So, as for everybody else, 2008 had its high points and its low points for me. I’ll start off by naming a couple of positive things. First, I lost 20 pounds in about four months. It’s something I had wanted to do, and I finally got it in my mind to actually do it – and I did it. Another good thing about 2008 was that I did not get hit by a car! (For those new to my blog, I did get hit by a car in 2007. You can read about here.)

Unfortunately, just because I didn’t get hit by a car, I still did my (unwilling) best to keep the medical profession in New York gainfully employed. During the course of the year, I paid visits to my dentist, podiatrist, ophthalmologist, gastroenterologist, pulmanologist, cardiologist, dermatologist, orthopedist and otolaryngologist. (Jee, did I leave any out?) I underwent numerous breathing tests and electrocardiograms, two echocardiograms, two stress tests, one CAT scan, three endoscopies, some hearing tests, wore a heart monitor for 24 hours, made one visit to the emergency room and had a rubber hose stuck up my nose and down my throat twice. (Jee, did I leave anything out?)

Still, the news wasn’t all bad. The cardiologist says that I have the heart of a marathon runner, the pulmanologist says that I have the lungs of “almost a super man” and the otolaryngologist says that my equilbrium is so good that I could qualify to be a fighter pilot. I guess I just need to deal with the other things that are bothering me – but maybe it’s all just part of this thing called ‘getting old.’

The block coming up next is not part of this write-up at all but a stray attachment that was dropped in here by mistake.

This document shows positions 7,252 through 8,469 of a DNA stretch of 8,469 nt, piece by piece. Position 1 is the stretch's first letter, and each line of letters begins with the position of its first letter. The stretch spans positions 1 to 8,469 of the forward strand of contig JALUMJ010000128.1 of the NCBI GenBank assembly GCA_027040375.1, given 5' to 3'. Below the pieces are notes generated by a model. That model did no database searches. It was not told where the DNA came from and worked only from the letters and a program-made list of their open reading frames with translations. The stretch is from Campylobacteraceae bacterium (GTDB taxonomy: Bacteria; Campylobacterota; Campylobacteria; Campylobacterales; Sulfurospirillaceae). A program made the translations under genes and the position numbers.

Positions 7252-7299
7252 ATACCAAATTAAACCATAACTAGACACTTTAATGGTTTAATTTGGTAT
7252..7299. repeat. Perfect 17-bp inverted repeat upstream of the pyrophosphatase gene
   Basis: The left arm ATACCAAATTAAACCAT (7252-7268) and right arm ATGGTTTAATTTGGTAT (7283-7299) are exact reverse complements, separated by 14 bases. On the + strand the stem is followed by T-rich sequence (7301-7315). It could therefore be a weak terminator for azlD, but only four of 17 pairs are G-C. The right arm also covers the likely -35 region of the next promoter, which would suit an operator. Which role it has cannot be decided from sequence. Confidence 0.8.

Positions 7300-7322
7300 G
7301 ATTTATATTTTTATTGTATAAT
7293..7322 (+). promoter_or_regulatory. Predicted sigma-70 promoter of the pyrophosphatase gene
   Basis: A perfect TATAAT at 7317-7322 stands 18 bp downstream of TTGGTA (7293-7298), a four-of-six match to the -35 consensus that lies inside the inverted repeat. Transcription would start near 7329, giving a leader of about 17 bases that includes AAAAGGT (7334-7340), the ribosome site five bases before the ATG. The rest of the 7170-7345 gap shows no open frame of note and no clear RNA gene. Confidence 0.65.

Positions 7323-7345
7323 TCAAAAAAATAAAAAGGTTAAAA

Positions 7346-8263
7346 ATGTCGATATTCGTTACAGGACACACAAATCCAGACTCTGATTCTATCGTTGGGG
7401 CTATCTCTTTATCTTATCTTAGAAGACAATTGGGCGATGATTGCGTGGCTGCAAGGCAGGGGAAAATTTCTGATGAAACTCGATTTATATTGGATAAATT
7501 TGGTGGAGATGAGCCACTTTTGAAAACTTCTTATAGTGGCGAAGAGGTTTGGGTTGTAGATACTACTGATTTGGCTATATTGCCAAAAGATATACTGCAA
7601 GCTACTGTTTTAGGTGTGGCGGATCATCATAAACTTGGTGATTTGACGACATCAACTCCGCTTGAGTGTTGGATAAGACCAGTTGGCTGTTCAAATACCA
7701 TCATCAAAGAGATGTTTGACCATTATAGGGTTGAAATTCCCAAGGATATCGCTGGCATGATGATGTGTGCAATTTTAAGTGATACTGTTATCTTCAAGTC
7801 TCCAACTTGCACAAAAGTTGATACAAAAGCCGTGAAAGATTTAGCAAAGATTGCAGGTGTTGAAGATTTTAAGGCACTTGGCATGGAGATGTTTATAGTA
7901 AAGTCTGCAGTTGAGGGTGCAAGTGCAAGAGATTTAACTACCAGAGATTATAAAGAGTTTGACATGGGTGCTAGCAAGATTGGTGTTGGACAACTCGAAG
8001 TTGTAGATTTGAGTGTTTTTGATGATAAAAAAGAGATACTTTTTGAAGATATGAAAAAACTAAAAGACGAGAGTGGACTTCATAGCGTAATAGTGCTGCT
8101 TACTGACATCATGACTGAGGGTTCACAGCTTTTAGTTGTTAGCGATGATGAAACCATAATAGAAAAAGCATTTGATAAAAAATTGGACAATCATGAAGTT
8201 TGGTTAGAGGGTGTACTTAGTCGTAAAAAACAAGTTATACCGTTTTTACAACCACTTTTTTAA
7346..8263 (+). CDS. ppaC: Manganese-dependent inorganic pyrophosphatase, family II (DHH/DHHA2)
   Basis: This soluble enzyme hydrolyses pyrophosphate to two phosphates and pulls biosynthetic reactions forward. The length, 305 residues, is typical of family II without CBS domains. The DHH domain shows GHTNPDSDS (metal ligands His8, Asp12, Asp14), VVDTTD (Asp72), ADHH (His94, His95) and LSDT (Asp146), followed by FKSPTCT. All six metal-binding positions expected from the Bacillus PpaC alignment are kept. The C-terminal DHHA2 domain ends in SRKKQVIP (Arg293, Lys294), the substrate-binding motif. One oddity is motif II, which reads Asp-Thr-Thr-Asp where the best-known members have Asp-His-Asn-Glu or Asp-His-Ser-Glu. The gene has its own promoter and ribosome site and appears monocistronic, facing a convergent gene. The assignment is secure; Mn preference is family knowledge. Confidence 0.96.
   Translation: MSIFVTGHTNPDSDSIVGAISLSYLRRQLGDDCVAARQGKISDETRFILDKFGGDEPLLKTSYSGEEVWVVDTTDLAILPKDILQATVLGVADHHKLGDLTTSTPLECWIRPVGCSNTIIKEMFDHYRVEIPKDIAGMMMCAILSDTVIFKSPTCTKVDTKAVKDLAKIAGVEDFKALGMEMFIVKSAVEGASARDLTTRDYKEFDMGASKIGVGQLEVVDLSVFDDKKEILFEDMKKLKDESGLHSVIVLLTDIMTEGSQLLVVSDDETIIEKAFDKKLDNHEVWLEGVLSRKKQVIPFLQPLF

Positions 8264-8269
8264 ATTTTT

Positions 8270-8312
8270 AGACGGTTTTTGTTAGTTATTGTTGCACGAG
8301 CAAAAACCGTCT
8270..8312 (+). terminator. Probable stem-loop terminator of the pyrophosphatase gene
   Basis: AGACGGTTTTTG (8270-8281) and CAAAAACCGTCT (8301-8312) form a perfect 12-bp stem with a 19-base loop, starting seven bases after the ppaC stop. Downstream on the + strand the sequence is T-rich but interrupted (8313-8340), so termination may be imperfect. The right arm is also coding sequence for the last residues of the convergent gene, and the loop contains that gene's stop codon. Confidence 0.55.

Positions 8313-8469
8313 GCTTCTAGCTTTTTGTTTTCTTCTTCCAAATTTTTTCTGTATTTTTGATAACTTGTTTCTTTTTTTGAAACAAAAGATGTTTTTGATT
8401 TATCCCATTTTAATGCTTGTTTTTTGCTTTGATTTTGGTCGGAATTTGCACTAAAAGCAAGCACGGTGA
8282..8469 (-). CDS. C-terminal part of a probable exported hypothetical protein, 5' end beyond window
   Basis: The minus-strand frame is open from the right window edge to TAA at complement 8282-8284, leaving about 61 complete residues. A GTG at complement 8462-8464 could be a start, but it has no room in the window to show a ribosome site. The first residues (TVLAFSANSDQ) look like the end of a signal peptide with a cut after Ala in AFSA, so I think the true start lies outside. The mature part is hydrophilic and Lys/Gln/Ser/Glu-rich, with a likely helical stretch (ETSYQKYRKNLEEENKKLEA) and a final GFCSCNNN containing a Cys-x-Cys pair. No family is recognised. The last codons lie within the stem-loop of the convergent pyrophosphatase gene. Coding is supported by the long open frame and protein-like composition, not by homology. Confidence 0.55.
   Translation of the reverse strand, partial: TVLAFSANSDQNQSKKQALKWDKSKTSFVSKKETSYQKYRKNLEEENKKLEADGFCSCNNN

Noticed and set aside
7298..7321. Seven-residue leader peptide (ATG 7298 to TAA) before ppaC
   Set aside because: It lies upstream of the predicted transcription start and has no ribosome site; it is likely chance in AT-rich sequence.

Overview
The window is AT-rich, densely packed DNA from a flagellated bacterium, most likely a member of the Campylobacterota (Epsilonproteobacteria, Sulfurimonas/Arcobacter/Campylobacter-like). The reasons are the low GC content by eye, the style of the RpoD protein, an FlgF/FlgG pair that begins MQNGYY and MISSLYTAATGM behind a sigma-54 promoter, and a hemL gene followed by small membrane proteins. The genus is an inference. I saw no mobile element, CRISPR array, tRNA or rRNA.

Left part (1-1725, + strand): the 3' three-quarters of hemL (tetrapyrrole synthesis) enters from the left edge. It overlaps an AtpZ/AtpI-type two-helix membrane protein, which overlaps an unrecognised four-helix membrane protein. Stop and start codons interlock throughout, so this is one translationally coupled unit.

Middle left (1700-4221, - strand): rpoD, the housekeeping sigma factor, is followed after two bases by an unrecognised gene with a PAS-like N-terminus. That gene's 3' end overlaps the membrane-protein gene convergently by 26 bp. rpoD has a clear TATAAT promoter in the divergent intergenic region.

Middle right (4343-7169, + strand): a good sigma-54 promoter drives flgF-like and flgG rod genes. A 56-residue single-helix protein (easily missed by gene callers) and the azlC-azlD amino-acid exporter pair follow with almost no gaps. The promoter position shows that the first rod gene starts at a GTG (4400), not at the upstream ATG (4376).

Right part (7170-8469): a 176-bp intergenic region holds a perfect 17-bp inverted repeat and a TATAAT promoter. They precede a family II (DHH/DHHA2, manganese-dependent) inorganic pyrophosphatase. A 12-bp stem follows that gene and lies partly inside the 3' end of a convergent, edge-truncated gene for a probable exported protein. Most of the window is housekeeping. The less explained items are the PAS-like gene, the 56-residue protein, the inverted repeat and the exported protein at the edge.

Anyway, on to the months.

January and February

The year began fairly quietly, without any new photography happening during the first two months of the year. The main thing I did photographically was to finish developing the film that I had shot in 2007. Besides that, I was also planning and preparing for my big foreign trip of the year.


This was the month that I made my big, two-week trip to Southeast Asia – my third trip to that part of the world in four years. My destinations this time were Laos and Cambodia. I had been to Laos two years earlier for five days, but this time I spent eight days in that country – mostly to places that I had not visited on my earlier trip. The one exception (and not a bad one) was the UNESCO world heritage town of Luang Prabang – the former Lao royal capital. Some of the newer places I saw were the current capital, Vientiane (often described as “the quietest capital in the world”), a town called Vang Vieng located in a very beautiful area and the Plain of Jars – an area with many huge, ancient stone jars scattered about (and no one today is exactly sure what their purpose was).